- To support the advancement and leadership of women in academic medicine
- To promote education and research in women’s health
FOCUS SUPPORT 2014-2015
- Perelman School of Medicine at the University of Pennsylvania
- Center for Clinical Epidemiology and Biostatistics
- Penn Cardiovascular Institute (CVI)
- Trustees’ Council of Penn Women
- Bertha Dagan Berman
- Patricia Kind
- Edna G. Kynett Memorial Foundation
Archived Fall Conferences
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Leadership/Professional Development Programs
(18th Annual )
Successful Strategies for Women in Academic Medicine
(This conference is made possible through the generous funding of the Dean of the School of Medicine and a grant from the Trustees' Council of Penn Women)
Date: October 23, 2015 (Friday)
Time: ~ 8:00 AM - 3:30 PM
Location: Hall of Flags, Houston Hall <link>
Perelman Quadrangle, 3417 Spruce Street
*Registration Fee: $20
Payment (cash or check* only please) at the event.
* Please make checks payable to "Trustees of the University of Pennsylvania" and indicate in memo portion "2015 FOCUS Fall Conference."
Leadership at the University of Pennsylvania School of Medicine recognizes the importance of women in academic medicine and supports various initiatives that address recruitment, retention, promotion, and overall job satisfaction for women medical faculty. In 1997, with support from the School of Medicine, FOCUS expanded its original mission in order to address the national data that show that, relative to their male colleagues, women medical faculty are over-represented in the junior ranks and are less likely to attain promotion or tenure. The overall program, FOCUS on Health & Leadership for Women, maintains a dual mission: to support the advancement and leadership of women in academic medicine, and to promote education and research in women's health.
Successful Strategies for Women in Academic Medicine, our fall leadership mentoring conference, is open to all women in academic medicine at the University of Pennsylvania: MDs, PhDs, faculty, fellows, instructors, lecturers, and residents. Women in any rank or track or department are welcome to attend. In addition to providing a daylong opportunity to learn from nationally renowned experts and leading women in academic medicine about professional development and career strategies, this forum also provides opportunities for skill building and facilitates networking and mentoring relationships.
Upon completion of this year's conference, participants should be able to:
- Discuss current trends, challenges and opportunities in academic medicine
- Recognize the critical targets for needed culture change in academic medicine and how to serve as an advocate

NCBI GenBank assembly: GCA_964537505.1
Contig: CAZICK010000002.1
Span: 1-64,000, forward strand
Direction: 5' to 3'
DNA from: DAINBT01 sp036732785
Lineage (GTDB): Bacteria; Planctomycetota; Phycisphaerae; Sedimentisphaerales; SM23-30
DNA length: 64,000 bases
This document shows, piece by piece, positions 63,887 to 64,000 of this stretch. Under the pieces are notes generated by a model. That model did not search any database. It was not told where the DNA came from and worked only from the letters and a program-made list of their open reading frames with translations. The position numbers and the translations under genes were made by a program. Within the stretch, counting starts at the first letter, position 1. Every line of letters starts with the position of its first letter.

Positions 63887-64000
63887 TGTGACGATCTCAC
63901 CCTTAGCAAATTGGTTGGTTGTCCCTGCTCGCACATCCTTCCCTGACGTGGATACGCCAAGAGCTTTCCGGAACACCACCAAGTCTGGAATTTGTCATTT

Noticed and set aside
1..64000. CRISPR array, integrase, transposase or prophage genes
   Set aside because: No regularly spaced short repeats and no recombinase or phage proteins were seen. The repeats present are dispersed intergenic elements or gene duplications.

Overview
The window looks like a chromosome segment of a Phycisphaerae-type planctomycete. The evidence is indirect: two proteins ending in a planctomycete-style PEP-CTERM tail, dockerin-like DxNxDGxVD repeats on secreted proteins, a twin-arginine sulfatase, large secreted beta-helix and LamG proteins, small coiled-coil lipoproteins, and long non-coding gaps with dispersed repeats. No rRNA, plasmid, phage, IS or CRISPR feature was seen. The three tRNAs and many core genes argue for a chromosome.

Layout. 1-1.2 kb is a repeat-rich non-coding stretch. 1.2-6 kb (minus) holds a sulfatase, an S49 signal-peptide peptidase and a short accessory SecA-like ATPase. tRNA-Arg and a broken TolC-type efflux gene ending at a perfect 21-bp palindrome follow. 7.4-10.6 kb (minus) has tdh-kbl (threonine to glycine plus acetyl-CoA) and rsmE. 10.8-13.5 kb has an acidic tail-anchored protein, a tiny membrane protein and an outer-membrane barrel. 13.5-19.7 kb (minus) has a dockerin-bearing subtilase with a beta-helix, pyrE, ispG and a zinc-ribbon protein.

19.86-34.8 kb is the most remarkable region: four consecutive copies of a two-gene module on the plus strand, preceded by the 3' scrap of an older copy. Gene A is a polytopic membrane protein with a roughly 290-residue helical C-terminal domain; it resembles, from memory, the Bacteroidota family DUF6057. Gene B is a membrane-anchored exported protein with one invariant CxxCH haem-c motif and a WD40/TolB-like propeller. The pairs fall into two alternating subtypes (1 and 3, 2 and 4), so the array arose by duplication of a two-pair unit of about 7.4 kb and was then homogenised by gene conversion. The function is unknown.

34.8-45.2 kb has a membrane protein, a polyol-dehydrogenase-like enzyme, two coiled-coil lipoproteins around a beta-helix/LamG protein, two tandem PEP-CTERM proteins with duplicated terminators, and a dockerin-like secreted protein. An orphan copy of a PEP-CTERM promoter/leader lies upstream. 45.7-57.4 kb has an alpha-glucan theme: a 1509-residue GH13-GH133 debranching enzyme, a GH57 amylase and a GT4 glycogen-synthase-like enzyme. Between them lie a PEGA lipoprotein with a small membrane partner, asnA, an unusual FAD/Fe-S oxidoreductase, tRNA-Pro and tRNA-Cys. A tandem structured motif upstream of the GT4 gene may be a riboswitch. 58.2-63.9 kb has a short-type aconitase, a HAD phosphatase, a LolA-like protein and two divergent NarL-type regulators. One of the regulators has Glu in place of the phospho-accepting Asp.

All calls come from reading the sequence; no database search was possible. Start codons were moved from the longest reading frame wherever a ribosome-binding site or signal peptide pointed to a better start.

- Confront the realities of social media in academic medicine: consider its rapid growth, implications and potential benefits; and, learn skills to manage it
- Explore leadership strategies along the academic medicine career trajectory
- Establish networking relationships that foster support, growth and professional success
AUDIENCE:This event is open to all women Penn women in academic medicine in any rank, track, department or division. This includes faculty, instructors, lecturers, fellows and residents; MDs & PhDs; all are welcome and encouraged to attend.
8:00 – 8:30
Registration and Continental Breakfast
8:30 – 8:45
PLENARY SESSION & BREAKOUTS
Although women have received over half of the graduate degrees in biological sciences over the past two decades, they make up less than a third of independent scientists in academic institutions. Fewer still occupy leadership positions. Without proactive intervention now, equal representation of women biomedical science faculty nationwide will not occur for over 50 years. Research tells us that recruitment and retention are affected significantly by cultural, social, and psychological factors such as implicit bias and stereotype threat, as well as by work-life imbalance. Dr. Valantine will present an overview of research-driven approaches to enhancing diversity, with a focus on addressing the culture of academic medicine.
10:45 – 11:00
PLENARY & INTERACTIVE SESSION
We all have multiple roles such as professional and personal roles that we engage in every day. Sometimes those roles are compatible with one another and are enriching. At other times they conflict with one another and are depleting. How we manage the boundary between professional and personal roles affects how we feel about our work and nonwork lives and how we are perceived by others. In this session, I will discuss this topic and research on it as well as focus on a new technology that is changing the way we live and work – online social media. Whether and how we engage with online social media has implications for our ability to manage the boundary between our professional and personal lives and has an impact on the way we work and how we are regarded by others. We will also discuss strategies for managing the personal-professional boundary via online social media.
ANNUAL AWARD PRESENTATION & LUNCH
2015 FOCUS Award for the Advancement of Women in Medicine
AFTERNOON PLENARY & INTERACTIVE SESSION
Thriving in Academic Medicine: Trust, Shoes, and the End of the Week
Join Dr. Armstrong for a lively and interactive discussion regarding lessons learned in how to build a career as a leader in academic medicine. A window to what she has found --moving from Hopkins to Penn and up north to Harvard-- what really matters most: the importance of seeking and creating trust; the role of empathy as a leader; and how to incorporate these perspectives across the sectors of work and life to clarify priorities and goals and ultimately to thrive in academic medicine.
A grant to FOCUS from the Trustees' Council of Penn Women has been dedicated toward our guest speaker honoraria and expense.
Hannah Valantine, MD, MRCP, FACC
Chief Officer for Scientific Workforce Diversity
National Institutes of Health